I have a new favorite director and his name is Bong Joon-Ho. Over the last 2 months I’ve had the great pleasure of watching 3 of his movies (which he also co-wrote) and I feel compelled to tell you about this great and talented filmmaker. It’s not uncommon to happen across a new director and be impressed by their debut, but I do find it rare to stumble upon someone with a body of work, not just a single film, that ranks so highly after only a decade of making movies. I haven’t managed to get a hold of Bong’s first feature, Barking Dogs Never Bite, or see his segment in the anthology film Tokyo!, but I was completely taken aback by Memories of Murder, The Host, and Mother.
Memories of Murder, based upon the first known serial murders in South Korea, begins when a woman is found in a drainage ditch bound, gagged, raped and murdered. It’s the 80s and the town is small, rural and therefore ill-equipped to deal with such a major crime. Detective Park Doo-Man (Song Kang-Ho) is on the case, joined by big city cop, Seo Tae-Yoon (Kim Sang-Kyung). Park thinks of himself as old school and believes instincts will solve the case. Meanwhile, Seo is more cerebral and susses out some patterns and perhaps an MO.
The usual beats and twists of this kind of story pop up very early on and then Bong goes his own way, adding moment after moment of unexpected delights. Sometimes it’s full of dread and foreboding, and sometimes pulse-pounding excitement. Most interesting is the humor, black as night, which Bong manages to integrate without clashing with the rest of the picture (I’m thinking of one characters’ penchant for jump kicking people).
I don’t really know what facts the film is actually based on, but it feels like Bong took the idea of a serial killer in the year 1986 and then ran with it. That’s not to say the film doesn’t feel authentic, just that Bong was more interested in his story than the real story.
Bong followed up Memories with 2006’s The Host. This is the one you might have heard of, and for good reason. The Host is a family-drama/monster movie with plenty of laughs, action, scares, and some biting social commentary.
Song Kang-Ho (Thirst) stars again, as a lazy oaf working at a family owned convenience store on the Han River. He has a precocious daughter in grade school, a high-minded brother, a quiet and gentle sister, and a weary father. But before you’ve had a chance to get to know everybody, the creature shows up on a bright sunny day and wreaks havoc in a show stopping set piece that is both horrifying and hilarious.
Too many awesome things happen after that for me to spoil it here. Once again Bong succeeds in creating a typically simple-minded genre piece and then splits it into many different films without sacrificing a thing. The CGI is admittedly a little cheap looking, but the creature design is so fresh and put to such great use that you won’t mind. I can only imagine what Bong would be capable of with a Transformers budget.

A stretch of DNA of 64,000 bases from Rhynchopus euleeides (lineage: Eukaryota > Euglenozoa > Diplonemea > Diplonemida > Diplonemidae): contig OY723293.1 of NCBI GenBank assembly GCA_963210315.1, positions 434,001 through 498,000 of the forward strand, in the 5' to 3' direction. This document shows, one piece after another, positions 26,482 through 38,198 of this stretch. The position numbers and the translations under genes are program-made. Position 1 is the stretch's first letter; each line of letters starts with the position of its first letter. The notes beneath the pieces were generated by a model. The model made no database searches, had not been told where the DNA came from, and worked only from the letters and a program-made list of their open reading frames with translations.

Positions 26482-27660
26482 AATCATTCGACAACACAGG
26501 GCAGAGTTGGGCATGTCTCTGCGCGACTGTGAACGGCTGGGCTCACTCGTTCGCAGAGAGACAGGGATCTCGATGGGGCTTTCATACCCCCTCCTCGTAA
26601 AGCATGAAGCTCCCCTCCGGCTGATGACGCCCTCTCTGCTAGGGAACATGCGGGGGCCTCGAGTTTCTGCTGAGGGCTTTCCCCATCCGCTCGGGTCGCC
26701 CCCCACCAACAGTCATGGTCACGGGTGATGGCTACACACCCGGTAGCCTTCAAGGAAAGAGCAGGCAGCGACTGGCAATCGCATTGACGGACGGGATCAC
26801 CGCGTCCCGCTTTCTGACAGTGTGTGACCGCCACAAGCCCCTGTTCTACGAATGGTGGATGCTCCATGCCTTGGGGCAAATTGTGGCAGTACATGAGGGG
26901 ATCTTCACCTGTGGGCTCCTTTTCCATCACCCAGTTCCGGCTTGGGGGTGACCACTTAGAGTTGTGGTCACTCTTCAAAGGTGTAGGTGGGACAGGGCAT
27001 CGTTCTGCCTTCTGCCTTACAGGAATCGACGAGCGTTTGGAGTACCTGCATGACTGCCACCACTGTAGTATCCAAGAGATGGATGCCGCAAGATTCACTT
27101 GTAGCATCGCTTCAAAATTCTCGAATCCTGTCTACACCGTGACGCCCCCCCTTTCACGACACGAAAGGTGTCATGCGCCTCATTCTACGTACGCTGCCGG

Then, this last year, Bong made Mother. His most recent film shares a lot of traits with Memories (unsolved murder, mentally handicapped suspect, incompetent police force) but is still completely original. A young student is found murdered and the main suspect, last seen following the dead girl, is a handsome handicapped boy. His obsessive mother, convinced of his innocence, strives to set him free.
If that sounds a little too cheesy, you’ll have to trust me that Bong makes it anything but. There’s real suspense here but it’s in service of an interesting character study. The film doesn’t just jump into the detective stuff, and when it does, it certainly doesn’t jump in the direction you’d think. You know this woman will fight for her son, but at what cost, and are her motives really that altruistic? Bong’s camera is especially precise this time around, framing everything with just the right angle. He also gets a magnificent performance out of Kim Hye-Ja as the title character. She’s strung out and crazed with just the right amount of madness to keep you sympathetic and wary.
It’s only 3 films, but the brilliance of the director is apparent. This guy knows how to craft intelligent and singular pictures. They are at once entertaining and thought-provoking, absurd and genuine. The greatest compliment I can give Bong’s movies is that at any given moment, I never had any idea what was going to happen next. He’s a unique talent and I can’t wait to see what he does next. I only hope more people have a chance to discover what I already know.
Memories of Murder: A . . . The Host: A+ . . . Mother: A